The JUSTICE Act will bring needed reforms to policing
Mon, 06/29/2020 - 11:12am classified@mont...
John Boozman, U.S. Senate Report
The anger and frustration brought on by the horrific deaths of George Floyd and others at the hands of those charged with protecting the public have pointed a spotlight on the need for reform. We need to ensure all Americans have faith in law enforcement.
President Trump took the first step by signing an executive order that directs more attention and resources toward best practices in police training, recruiting and community engagement.
The President’s executive order will direct federal funding to only those law enforcement agencies that meet high standards around use-of-force and de-escalation. It provides incentives for law enforcement agencies to use a nationwide database to track terminations, criminal convictions and civil judgments against law enforcement officers. Additionally, it prioritizes training for police and social workers responding to incidents involving the mentally ill, homeless individuals and those struggling with substance use disorders.
The introduction of the Just and Unifying Solutions to Invigorate Communities Everywhere (JUSTICE) Act builds on the ideas put forth by the White House.
I appreciate the exhaustive effort my colleague Senator Tim Scott (R-SC) put into crafting this bill. Sen. Scott has personally experienced instances of abuse, but he also emphasizes the important role of law enforcement in our society and rejects the false choice between supporting police officers or supporting communities of color. He is well suited to lead the Senate’s attempt to propose meaningful reforms.
His work has produced a bill that focuses on training and tactics that lead to the de-escalation of force, accountability for instances of officer misconduct and greater public transparency within the criminal justice system.
The bill seeks to strengthen training methods and tactics throughout law enforcement jurisdictions—particularly when it comes to use-of-force, means of de-escalation and an officer’s duty to intervene. The JUSTICE Act does this by using the power of the purse to encourage the adoption of new procedures and the elimination of specific tactics like the practice of utilizing chokeholds.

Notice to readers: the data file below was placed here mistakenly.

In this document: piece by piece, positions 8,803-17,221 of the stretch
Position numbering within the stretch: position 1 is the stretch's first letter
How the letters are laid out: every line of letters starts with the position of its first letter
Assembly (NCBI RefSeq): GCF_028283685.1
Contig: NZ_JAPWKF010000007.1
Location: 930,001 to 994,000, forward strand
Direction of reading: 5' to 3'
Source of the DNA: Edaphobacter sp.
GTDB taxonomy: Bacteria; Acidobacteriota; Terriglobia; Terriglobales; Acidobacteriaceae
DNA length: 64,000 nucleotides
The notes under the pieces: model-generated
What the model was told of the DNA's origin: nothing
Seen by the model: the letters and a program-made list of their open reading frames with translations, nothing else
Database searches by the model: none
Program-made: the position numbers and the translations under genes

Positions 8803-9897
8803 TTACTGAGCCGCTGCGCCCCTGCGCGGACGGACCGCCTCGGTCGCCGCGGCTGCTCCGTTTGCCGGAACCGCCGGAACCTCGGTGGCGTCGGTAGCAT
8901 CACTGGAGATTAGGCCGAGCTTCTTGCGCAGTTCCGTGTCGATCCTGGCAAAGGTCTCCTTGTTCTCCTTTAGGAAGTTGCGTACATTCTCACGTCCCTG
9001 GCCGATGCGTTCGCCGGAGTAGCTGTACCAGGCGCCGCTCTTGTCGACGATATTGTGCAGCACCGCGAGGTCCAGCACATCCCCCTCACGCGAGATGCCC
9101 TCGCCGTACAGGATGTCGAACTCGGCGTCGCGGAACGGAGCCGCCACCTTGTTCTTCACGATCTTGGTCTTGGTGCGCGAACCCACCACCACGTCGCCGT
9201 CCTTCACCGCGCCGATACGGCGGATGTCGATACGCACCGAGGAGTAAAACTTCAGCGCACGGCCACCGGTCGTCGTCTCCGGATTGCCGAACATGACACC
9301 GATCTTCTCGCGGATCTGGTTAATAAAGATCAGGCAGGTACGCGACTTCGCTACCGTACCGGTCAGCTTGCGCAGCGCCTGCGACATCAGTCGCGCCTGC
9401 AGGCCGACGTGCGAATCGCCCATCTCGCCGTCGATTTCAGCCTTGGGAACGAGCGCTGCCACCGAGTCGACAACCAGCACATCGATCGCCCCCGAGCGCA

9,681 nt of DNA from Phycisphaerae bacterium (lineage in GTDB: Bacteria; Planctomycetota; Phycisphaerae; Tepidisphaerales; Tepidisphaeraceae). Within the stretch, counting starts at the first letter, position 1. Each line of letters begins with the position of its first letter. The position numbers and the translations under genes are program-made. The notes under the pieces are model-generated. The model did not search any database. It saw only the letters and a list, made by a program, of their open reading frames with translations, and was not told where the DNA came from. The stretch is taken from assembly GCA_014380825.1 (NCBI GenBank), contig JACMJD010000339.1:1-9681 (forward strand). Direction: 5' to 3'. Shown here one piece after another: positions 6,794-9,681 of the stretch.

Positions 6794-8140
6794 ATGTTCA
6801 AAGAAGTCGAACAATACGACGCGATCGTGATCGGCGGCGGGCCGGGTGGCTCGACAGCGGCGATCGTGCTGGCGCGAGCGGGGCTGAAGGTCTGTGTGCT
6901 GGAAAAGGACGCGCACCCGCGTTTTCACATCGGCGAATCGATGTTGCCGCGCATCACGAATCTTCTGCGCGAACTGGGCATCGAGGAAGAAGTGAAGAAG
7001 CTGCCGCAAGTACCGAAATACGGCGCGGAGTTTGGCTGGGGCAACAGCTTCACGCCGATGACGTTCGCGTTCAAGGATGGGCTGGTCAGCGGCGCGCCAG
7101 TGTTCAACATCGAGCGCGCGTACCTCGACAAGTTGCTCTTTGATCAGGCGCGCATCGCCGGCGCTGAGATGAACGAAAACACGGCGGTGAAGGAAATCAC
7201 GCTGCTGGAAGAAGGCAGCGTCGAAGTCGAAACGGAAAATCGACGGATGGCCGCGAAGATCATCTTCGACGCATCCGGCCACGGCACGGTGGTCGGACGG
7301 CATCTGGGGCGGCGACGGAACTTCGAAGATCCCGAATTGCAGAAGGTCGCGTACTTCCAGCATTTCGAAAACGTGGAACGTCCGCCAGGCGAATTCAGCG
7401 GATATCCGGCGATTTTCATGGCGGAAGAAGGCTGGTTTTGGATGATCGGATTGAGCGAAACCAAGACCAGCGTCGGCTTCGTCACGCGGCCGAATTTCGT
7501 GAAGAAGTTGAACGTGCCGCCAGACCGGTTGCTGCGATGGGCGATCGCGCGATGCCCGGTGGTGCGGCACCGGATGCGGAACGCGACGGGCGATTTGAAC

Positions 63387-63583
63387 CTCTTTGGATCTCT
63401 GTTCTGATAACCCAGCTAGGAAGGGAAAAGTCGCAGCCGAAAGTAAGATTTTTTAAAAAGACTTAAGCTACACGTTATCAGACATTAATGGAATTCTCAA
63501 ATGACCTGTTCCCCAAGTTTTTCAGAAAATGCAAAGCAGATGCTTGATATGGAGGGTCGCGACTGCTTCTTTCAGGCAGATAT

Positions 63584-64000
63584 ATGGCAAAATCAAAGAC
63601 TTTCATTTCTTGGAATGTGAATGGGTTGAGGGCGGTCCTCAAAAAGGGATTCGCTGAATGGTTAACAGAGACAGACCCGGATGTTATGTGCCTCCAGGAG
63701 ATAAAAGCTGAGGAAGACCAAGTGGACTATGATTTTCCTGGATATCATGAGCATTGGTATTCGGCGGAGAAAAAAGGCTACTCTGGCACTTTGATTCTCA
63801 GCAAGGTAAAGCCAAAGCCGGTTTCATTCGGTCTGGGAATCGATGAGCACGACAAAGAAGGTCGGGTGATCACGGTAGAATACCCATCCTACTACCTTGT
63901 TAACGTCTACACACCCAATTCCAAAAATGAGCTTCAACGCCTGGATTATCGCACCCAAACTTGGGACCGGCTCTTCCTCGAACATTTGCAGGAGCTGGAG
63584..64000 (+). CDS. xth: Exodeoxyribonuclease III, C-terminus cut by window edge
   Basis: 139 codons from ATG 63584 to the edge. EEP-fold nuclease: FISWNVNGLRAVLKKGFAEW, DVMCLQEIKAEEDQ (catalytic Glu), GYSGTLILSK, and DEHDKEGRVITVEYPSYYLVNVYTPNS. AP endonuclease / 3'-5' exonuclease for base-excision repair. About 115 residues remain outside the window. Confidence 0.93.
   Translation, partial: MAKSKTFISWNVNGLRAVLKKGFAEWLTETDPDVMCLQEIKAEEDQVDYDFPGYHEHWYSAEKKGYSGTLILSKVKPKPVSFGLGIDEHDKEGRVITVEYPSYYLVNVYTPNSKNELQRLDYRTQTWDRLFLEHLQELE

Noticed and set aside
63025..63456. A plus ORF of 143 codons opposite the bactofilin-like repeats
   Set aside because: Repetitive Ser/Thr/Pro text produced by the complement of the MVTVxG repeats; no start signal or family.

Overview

The JUSTICE Act takes a similarly bold approach to promoting accountability and transparency. It disseminates new best practices for discipline, suspension or dismissal when necessary. It also makes key reforms to the hiring process to make sure departments looking to hire new officers will have access to the prior disciplinary records of job candidates. It again uses federal funds to promote changes by creating a matching grant program to fund state and local government use of body cameras, requiring them at all times and establishing penalties for violation of this policy.
The vast majority of officers are good, honest individuals who provide a valuable service. They have a difficult, but vitally important job, which most carry out with the utmost professionalism. Ensuring that officers who abuse power are held accountable helps law enforcement just as much as the public. We can help foster better relationships between law enforcement and the communities they serve through proper reform. That is why I am a cosponsor of this legislation and why it has the endorsement of the National Sheriffs’ Association and the Federal Law Enforcement Officers Association.
With the exception of those parroting extreme ‘abolish the police’ talking points, members of both parties, in each chamber, are closer than most realize on these issues. There is a consensus that reforms that promote transparency, accountability and procedures that lead to safer interactions between officers and the community are the key to real reform. We must turn that consensus into action and pass meaningful legislation that will improve the relationship between law enforcement and the communities they admirably strive to protect and serve.